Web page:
It is possible to rise up from adversity, there are strategies that work, we are able to make ourselves think and act in certain ways that help navigate the tough times, whatever they may be." - Dr Lucy Hone
Resilience expert Dr Lucy Hone is more aware than most that people can choose different ways of thinking and acting to help them navigate terrible life moments.
Following the tragic death of her 12 year old daughter and two close family friends, Lucy was forced to sink or swim. In retrospect though, she now counts herself lucky she had skills to draw upon from her in depth training in resilience and positive psychology - skills that enabled her and her family to avoid becoming statistics of mental illness following the most challenging adversity that life could throw at them.
Lucy is on a mission to empower schools, teachers, students, and organisations to learn about the scientific methods shown to promote resilience.
Her work is centered around letting people know that they have a choice about how they think and act, and that there are evidence-based strategies to help us cope. A highly regarded academic researcher, Lucy specialises in taking the best scientific findings out of academia and bringing them to people in their everyday lives, delivering practical insights to enhance wellbeing.
With the majority of time and funding focused on the ambulance at the bottom of the cliff, New Zealand’s current ‘sickness model’ of mental health needs to change.
It is time to teach our children - and ourselves - how to navigate life in a way that breeds resilience not dependency, or despondency.
Lucy trained with the best of the best, Dr Martin Seligman and colleagues at the University of Pennsylvania USA. Interestingly at the time, the institution had also picked up the responsibility of training all 1.1 million American soldiers in resilience and good mental health post deployment - you can’t get a much tougher audience than that!
Upon her return home to Christchurch, to start her doctoral research, Canterbury’s 2010 and 2011 earthquakes hit. She put her research on hold (later completing her PhD in Wellbeing Science/Public Health through AUT University in Auckland), and started working with her home community. She worked with government departments, companies and community groups, teaching them the ways of thinking and acting that science knows boosts resilience. Lucy thought that was her moment to put all of that research to good use, but sadly she was wrong.
Her own test came in 2014 on Queen's Birthday weekend while heading off on a trip with her husband, three children and two other families.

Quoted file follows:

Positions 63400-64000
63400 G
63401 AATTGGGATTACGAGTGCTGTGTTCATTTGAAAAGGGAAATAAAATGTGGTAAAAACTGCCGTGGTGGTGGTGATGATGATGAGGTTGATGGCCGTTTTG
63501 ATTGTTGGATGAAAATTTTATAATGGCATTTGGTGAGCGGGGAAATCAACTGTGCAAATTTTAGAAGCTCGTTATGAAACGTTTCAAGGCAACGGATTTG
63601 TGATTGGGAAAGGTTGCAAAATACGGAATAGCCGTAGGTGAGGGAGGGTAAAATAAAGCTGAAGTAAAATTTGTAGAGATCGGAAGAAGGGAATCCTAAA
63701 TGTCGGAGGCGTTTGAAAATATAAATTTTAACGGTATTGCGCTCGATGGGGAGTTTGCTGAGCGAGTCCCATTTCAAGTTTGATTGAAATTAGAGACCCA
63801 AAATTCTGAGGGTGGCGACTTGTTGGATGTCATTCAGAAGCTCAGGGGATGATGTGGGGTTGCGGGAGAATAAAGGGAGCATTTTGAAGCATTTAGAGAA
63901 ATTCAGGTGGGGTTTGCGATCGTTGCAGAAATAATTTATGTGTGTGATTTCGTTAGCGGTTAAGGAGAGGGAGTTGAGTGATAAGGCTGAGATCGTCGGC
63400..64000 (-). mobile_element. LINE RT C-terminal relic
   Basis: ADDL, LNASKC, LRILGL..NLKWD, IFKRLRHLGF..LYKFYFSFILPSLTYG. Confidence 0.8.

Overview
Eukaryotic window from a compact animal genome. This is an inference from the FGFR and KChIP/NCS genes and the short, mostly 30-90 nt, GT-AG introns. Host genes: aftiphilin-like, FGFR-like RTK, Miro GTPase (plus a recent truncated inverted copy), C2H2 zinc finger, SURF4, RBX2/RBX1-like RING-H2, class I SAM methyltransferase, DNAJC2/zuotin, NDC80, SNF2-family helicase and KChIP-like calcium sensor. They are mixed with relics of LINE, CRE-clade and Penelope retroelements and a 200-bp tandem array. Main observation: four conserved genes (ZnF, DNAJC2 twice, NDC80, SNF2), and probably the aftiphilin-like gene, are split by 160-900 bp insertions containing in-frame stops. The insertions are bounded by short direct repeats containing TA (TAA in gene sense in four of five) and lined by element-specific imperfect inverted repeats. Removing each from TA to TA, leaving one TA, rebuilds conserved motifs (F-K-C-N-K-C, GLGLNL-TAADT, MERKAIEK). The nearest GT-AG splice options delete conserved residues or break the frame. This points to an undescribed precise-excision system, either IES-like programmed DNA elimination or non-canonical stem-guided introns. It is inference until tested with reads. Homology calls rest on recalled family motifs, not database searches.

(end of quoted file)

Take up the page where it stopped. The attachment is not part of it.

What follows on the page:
Her 12-year-old daughter Abi decided to hop in the car with her best friend Ella, 12, and Ella's mum Sally, a dear friend of Lucy’s. As they traveled south, a car sped through a stop sign, crashing into them and killing all three of them instantly. In the blink of an eye, instead of being the resilience expert, she was the grieving mother. Suddenly she was the one on the end of all the well-meant expert advice. Leaflets described the five stages of grief: anger, bargaining, denial, depression and acceptance. A support group told them they could expect to write off the next five years to grief. But what Lucy needed most was HOPE. So she decided instead to conduct a self experiment with the knowledge and tools she had. She didn’t know if it would work. Thankfully for all of us and for her own family, it did.
Parental bereavement is widely acknowledged as the hardest of losses to bear but Lucy now knows, after her own five year journey, it is possible to rise up from adversity, that there are strategies that work, that you are able to make yourself think and act in certain ways that help navigate the tough times, whatever they may be.
Lucy shares the three strategies she relied upon and that saved her in her darkest days. These three strategies underpin her work and they're readily available to anyone to learn.
Resilient people use these very ordinary processes. Be willing to give them a go, especially when life throws a curveball at you. None of us are immune. Lucy Hone is the perfect example of how if you lean into the strategies, it is possible to live and enjoy moments of life, even in times when you think you will never come out of the darkness.
PEPTALK is a social enterprise who seek to empower this generation and the next, by helping people realise and embrace their innate ability to enhance their own mental wellbeing. We deliver the knowledge, tools, and strategies that enable adults, teen, and children to harness this ability, through the empowering products we sell, the uplifting events we host, and our engaging magazine; we commit our profits to funding impacts that empower children and teens.